January is the month to make plans for the year ahead. From the very first day I’ve made up my mind to “rebranding” myself and my business in this year. I’m determined to become a professional WordPress developer and 1Fix.io should focus on providing the best WordPress plugin solutions to the market.
It started from a blog post
To accomplish both goals I push myself to be more active in the WordPress community. One thing I did is to join the WordPress related groups on LinkedIn and take part in discussions. On January 28 I saw a discussion titled “Releasing a plugin together” with a blog post to introduce the original idea, I thought that will be pretty interesting.
I’m the first one responded to Slobodan on LinkedIn, soon I got his email about free plugin ideas and how to manage communications. Things seemed roll out really fast, by January 30, we’ve built a team called “WPCollab”, got a domain (wpcollab.co) and set a P2 on the subdomain (make.wpcollab.co), created an organization on GitHub to host our future project repos, and decided to develop our first plugin called “Hello Emoji“. With this plugin, when a user types a simple “:” in the editor, an autocomplete list of emoji suggestions will be prompted, like what Github did.
When Slobodan asked me about managing communications, the tool I recommended was Trello. Last year when I started to use Trello in a client project, I fell in love with it right away. It’s a free tool but with everything should be charged in a premium service. How can anyone not love it! Even though, thanks to Christian Foellmann (@cFoellmann), who suggested the team use P2 to keep things simple and stick to WordPress. So I used P2 for the first time and quite enjoyed the Twitter-style communications.
The P2 started with 4 proposals from Josh Pollock (@Josh412), each of us kept proposing 1 or 2 plugin ideas in the next day (here’s my proposal). To keep up the momentum we decided to choose @vengiss‘s idea – “Emoji supports for posts“, and Josh named it “Hello Emoji” as an homage to the very first WordPress plugin “Hello Dolly”.
Get our hands dirty
Josh also took the part to be the PM and set up the repo of “Hello Emoji” on GitHub with Slobodan. He did a really great job to create the labels and layout the timeline on milestones, that helped a lot for giving us a clear picture to see what needs to be done in each phase.
In the milestone 0.0.1, we had 3 important decisions to make:
- Decide on the plugin structure
- Decide on a emoji library
- Decide on which settings are needed
I’d like to say we’re so lucky to have @cFoellmann in WPCollab when talk about the plugin skeleton. He did the very first base proposal for Hello Emoji and stick to the best practice whenever we have doubts about which methodology should be adopted. I knew nothing about autoload before this project, and didn’t think we needed it in such a small project. After reading his code I do agree with him that autoload is an easy concept to implement.
The decision on emoji libraries is to adopt jQuery Emoji Plugin and jQuery.textcomplete. The jQuery Emoji Plugin is used to convert emoticons to emoji when a page renders, and the jQuery.textcomplete is used to display the autocomplete list of emoji suggestions in the text editors for post content and comment. When Javier (@vengiss) proposed the Emoji plugin idea on the P2, I thought the challenge would be how to enable the autocomplete in TinyMCE (Visual mode), and Javier agreed after he did some tests. We’ll try to add support for TinyMCE in the future release, but when we release Hello Emoji 0.1.0, the autocomplete list of emoji suggestions will only work on editors in text mode.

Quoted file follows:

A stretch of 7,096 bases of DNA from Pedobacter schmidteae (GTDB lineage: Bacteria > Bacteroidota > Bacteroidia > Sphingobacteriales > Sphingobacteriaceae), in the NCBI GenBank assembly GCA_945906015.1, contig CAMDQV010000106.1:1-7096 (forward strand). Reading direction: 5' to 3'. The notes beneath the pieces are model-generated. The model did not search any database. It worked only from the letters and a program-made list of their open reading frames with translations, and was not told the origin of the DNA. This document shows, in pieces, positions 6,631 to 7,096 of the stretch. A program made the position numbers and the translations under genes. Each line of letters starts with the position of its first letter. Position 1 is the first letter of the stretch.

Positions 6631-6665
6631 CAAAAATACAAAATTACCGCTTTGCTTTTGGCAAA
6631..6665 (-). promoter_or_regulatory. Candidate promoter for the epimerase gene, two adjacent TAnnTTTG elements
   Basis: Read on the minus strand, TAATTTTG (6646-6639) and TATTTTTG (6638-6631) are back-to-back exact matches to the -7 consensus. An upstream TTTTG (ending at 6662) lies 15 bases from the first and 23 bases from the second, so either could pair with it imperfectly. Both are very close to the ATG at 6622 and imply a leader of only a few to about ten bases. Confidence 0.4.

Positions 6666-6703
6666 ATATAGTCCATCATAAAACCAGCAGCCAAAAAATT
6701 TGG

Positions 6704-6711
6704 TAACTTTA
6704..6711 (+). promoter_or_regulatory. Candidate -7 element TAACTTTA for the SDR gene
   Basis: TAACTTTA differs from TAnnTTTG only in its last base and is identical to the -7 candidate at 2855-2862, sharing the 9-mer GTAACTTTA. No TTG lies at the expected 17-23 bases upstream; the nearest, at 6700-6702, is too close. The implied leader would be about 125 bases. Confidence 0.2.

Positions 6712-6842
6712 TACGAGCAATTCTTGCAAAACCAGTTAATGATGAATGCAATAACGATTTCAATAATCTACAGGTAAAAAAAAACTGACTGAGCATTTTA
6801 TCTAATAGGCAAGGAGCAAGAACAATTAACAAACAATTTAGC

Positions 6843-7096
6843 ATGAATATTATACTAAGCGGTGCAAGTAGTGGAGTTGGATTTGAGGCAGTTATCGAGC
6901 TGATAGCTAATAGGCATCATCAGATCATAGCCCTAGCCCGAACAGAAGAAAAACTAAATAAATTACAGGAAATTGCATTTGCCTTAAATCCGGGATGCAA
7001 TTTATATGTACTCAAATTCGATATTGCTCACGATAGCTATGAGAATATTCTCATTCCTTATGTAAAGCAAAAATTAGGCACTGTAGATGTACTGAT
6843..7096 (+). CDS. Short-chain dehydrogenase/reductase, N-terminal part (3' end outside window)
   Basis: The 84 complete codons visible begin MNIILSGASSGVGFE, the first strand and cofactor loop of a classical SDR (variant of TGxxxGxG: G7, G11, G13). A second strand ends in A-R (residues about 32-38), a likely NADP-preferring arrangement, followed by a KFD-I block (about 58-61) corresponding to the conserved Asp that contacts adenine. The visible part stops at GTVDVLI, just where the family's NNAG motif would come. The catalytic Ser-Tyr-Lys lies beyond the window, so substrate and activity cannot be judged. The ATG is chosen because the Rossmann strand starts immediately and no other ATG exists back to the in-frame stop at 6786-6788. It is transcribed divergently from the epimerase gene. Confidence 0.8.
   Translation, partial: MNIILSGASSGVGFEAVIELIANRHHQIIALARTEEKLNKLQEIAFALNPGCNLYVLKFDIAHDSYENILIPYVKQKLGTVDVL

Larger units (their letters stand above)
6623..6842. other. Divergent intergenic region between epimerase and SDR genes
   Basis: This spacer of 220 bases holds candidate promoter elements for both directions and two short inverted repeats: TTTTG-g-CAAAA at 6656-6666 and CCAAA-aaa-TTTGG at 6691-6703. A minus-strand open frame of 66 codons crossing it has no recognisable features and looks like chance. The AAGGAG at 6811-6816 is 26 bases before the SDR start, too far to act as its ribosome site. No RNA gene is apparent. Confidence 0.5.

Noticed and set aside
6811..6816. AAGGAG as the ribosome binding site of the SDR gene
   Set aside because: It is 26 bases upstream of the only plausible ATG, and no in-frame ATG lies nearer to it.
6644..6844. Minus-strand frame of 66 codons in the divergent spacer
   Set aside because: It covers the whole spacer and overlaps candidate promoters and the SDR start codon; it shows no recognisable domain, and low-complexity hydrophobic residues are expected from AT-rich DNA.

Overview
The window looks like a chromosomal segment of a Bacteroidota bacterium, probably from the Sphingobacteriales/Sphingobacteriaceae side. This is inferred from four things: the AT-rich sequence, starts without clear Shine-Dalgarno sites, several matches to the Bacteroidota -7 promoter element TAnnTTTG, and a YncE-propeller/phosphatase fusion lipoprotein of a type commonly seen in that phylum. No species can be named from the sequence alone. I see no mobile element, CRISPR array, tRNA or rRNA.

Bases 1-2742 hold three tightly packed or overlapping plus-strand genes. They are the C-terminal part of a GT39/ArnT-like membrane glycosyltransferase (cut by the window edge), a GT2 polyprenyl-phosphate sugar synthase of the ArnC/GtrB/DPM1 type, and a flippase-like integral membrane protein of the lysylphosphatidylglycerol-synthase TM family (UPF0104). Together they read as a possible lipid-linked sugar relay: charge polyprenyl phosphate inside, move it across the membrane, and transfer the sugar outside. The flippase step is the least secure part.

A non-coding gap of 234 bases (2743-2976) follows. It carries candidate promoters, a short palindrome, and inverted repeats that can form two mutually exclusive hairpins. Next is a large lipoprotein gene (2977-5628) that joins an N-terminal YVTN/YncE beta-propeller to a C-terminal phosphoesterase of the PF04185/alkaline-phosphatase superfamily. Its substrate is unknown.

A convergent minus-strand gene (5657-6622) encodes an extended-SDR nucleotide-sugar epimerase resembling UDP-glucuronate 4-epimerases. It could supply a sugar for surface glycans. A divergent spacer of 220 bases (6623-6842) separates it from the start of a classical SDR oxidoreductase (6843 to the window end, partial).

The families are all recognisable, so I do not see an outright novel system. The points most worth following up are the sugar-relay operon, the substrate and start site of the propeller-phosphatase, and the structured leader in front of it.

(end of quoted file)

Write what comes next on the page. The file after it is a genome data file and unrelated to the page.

As to the plugin settings, we discussed there would be 3 settings in issue #6:
- Enable emoji per post type
- Enable emoji in comments
- Enable autocomplete
But when we were going to implement these settings, we figured out we should keep the autocomplete all the time (it’s the main feature in Hello Emoji), and enable emoji for some post types but not the others, is not practical and keep things unnecessarily complicated. At last we only keep one setting for Hello Emoji, the user could choose enable emoji in comments or not. Since only one setting left, there’s no reason to create an extra setting page for it, so we add our setting field to the default section of Writing Settings page.
Needless to say I learned a lot from folks in the WPCollab. When I post my proposal to the team P2, I’m not so sure if it’s appropriate because the plugin seems only benefit myself. Josh’s reply really encouraged me. I didn’t have too much experiences communicate with developers (I haven’t met in person) online, and developers sometimes could be pretty critical on stuff they’re good at. The response from Josh made me feel being a part of the team and want to keep involved in the following projects.
Get your hands dirty, too
The spirits of Open Source project are learning and sharing. Today everyone’s talking about there are more than 20% websites are built on WordPress, but we all know this can’t happen if Matt didn’t hold such strong belief on sticking to GPL. Even I monetize from building WordPress websites and plan to release premium plugins this year, I totally support the 100% GPL policy in any circumstances.
At the time of this writing, we’ve closed 49 issues and got ready for WordPress.org submission. We’re still calling for anyone who’s interested in designing and developing a plugin to join us. We hope you could get in touch with us on our P2, download a copy of Hello Emoji and test it, open an issue whenever you think anything should be improved. You’re also welcome to send a tweet with hashtag #WPCollab and let us know you like or dislike what we’re doing.
I’m so excited about releasing Hello Emoji on WordPress.org in the next few days. See you soon on the support forum then!